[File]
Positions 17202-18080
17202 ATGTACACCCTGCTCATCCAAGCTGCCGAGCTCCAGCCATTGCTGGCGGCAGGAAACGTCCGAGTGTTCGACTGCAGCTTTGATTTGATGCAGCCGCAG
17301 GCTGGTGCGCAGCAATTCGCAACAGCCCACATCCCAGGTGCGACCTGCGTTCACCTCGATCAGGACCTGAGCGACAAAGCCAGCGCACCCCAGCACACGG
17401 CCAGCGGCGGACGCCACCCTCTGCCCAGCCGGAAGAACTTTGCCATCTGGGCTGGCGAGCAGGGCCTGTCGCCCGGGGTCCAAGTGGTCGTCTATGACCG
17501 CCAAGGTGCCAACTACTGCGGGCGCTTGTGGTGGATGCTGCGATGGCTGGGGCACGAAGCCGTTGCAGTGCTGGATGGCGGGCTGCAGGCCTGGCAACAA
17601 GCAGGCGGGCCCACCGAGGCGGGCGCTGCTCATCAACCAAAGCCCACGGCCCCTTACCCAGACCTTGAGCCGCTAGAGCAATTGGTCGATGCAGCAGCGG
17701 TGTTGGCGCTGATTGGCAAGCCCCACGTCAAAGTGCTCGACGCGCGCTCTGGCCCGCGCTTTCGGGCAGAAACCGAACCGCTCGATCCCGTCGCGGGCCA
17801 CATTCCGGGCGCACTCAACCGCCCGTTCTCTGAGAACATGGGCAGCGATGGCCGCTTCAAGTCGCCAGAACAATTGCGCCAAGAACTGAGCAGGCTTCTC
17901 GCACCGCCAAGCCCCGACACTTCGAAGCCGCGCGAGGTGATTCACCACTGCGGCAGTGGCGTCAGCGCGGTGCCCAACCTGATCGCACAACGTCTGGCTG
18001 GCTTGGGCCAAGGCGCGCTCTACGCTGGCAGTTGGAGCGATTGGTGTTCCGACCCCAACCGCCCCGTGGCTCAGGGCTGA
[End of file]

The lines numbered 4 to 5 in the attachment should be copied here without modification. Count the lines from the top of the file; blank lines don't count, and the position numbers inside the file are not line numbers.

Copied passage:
17401 CCAGCGGCGGACGCCACCCTCTGCCCAGCCGGAAGAACTTTGCCATCTGGGCTGGCGAGCAGGGCCTGTCGCCCGGGGTCCAAGTGGTCGTCTATGACCG
17501 CCAAGGTGCCAACTACTGCGGGCGCTTGTGGTGGATGCTGCGATGGCTGGGGCACGAAGCCGTTGCAGTGCTGGATGGCGGGCTGCAGGCCTGGCAACAA